“Family” is such an emotive word. Too frequently I hear single parents berate themselves for not providing their child with a “proper family.” These are usually incredibly devoted parents who work day and night juggling the demands of raising children, dealing with all the complications that come with a relationship break up, making decisions alone and occasionally still trying to hold onto their own identify. To do this under the shadow of a belief that right from the start they have failed because it’s not a “proper family” begs the question what is a “proper” family?
Is it having 2 parents together? If so do they need to be married? Different genders? Birth parents? Happy together? Does proper family need to include grandparents, aunts, cousins? How big is the right size family?
If adverts are to be believed it’s often a happy, trendy mum and dad and probably 2 or 3 kids, a dog and a beige/cream settee. Who has children and a beige/cream settee that stays that colour? I certainly don’t know anyone who has managed that! The problem is that we don’t see the fact that sometimes the mum and dad in the “proper family” have bad days too – that they fight, sometime set the boundaries differently, maybe work crazy long hours to pay for the beige settee and all the cleaning it requires so don’t have so much time together and sometimes the dog piddles on the kitchen floor….
The point is that real life family is messy, complicated and a mish mash of experiences and emotions – some comfortable and uplifting and some challenging. Family comes in all shapes and sizes and sometimes when we hold false beliefs about what family life should be like we are only setting ourselves up for failure. For those who are fortunate enough to have 2 parents happy together then fantastic, but so often that’s not the way it goes. Sometimes official relatives are not up for the family thing – my uncle was never keen on the role, but then he never asked to be an uncle – however we have friends who are family in all but name. My 3 year old daughter is still trying to understand how our best friends’ kids aren’t her cousins…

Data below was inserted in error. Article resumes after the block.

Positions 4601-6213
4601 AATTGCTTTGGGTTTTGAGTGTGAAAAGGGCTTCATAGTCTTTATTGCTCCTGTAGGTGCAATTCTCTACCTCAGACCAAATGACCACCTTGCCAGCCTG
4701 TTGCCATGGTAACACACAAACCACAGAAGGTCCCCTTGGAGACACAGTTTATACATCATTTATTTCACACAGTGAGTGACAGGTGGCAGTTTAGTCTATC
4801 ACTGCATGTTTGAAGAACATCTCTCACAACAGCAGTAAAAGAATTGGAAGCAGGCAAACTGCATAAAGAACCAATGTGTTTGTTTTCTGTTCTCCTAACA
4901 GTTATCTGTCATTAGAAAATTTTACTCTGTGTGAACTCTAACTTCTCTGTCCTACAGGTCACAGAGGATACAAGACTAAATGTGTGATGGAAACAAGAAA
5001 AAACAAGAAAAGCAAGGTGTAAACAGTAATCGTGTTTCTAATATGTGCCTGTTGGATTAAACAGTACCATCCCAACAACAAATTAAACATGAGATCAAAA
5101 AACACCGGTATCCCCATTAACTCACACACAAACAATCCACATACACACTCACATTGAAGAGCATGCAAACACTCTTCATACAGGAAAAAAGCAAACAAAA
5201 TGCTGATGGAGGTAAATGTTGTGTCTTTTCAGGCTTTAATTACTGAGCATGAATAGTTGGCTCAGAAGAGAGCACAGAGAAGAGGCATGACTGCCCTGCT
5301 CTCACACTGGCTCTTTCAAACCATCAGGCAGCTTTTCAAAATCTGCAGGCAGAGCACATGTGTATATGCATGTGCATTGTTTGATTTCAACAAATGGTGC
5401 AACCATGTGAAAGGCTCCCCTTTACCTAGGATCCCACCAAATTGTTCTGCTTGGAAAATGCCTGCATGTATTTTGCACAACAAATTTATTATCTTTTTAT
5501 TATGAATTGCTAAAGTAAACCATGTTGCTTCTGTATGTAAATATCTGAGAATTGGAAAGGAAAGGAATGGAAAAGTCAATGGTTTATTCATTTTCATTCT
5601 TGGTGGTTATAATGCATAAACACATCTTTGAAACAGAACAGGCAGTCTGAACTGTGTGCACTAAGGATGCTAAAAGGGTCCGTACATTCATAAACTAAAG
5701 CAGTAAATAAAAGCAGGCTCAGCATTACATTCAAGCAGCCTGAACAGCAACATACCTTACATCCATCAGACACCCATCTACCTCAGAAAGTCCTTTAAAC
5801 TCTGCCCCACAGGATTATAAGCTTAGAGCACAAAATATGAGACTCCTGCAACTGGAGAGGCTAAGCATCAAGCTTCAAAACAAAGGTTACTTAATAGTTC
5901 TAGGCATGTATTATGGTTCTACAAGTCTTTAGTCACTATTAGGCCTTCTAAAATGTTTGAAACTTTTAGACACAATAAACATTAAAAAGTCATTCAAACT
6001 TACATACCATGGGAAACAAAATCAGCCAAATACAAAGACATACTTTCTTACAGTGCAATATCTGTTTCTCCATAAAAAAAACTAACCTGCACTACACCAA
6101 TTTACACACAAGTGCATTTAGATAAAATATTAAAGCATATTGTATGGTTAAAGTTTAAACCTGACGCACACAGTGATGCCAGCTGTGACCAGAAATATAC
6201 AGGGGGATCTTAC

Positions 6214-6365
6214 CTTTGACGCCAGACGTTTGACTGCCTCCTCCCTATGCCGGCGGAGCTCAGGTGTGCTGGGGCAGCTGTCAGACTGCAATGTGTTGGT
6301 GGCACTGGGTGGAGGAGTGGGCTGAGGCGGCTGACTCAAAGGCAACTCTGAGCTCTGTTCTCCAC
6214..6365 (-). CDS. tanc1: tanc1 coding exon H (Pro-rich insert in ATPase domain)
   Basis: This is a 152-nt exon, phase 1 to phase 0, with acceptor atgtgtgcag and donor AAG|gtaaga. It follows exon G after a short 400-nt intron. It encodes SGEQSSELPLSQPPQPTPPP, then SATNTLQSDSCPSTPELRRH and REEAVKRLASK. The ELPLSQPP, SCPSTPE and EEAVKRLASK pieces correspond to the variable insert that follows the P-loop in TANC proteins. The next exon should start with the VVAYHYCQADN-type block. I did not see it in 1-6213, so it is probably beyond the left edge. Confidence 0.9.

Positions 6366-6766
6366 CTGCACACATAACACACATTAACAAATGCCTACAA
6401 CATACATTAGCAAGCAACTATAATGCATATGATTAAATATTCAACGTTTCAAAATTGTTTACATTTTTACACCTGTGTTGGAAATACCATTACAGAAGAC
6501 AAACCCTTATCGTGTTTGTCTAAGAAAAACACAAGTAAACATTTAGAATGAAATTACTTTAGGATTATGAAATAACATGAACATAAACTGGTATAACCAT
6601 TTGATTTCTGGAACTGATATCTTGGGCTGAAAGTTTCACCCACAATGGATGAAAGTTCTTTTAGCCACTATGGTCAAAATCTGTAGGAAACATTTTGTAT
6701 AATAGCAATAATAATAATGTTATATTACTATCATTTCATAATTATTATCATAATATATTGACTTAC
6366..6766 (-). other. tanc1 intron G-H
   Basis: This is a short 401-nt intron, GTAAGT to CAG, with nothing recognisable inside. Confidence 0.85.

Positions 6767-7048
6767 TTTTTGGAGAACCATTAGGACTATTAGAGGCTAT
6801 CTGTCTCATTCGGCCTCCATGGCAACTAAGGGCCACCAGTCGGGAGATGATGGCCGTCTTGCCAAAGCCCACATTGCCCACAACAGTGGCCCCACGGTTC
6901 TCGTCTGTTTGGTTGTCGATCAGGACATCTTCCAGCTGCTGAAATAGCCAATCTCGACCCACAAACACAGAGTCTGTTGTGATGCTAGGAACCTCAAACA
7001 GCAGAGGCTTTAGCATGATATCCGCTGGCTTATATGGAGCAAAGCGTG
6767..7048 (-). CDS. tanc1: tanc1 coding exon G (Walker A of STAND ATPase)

If we are trying to provide our children with the perfectly structured family set up then a huge number of us are destined to fail. Even those of us fortunate to have supportive partners/spouses, parents, siblings can’t guarantee family life will be positive for our children. However if we regard family as a safe and loving community where you are accepted warts and all then look a little closer at what you offer mums and dads, especially single parents.
When no matter what personal tumult you have been through you have stood firm for your child, sought a positive relationship with others who have a relationship with your child and sought to ensure that your child is loved and supported no matter what then please give yourself a huge pat on the back. Whether it’s the family you dreamt of or a more muddled, complicated version then the structure is nowhere near as important as the security you offer.
Today I encourage you to pause and take stock of all the ways in which your child has a safe, supportive and accepting “family” community. Grow and develop that whatever shape and size it takes and think carefully before using the word “proper.”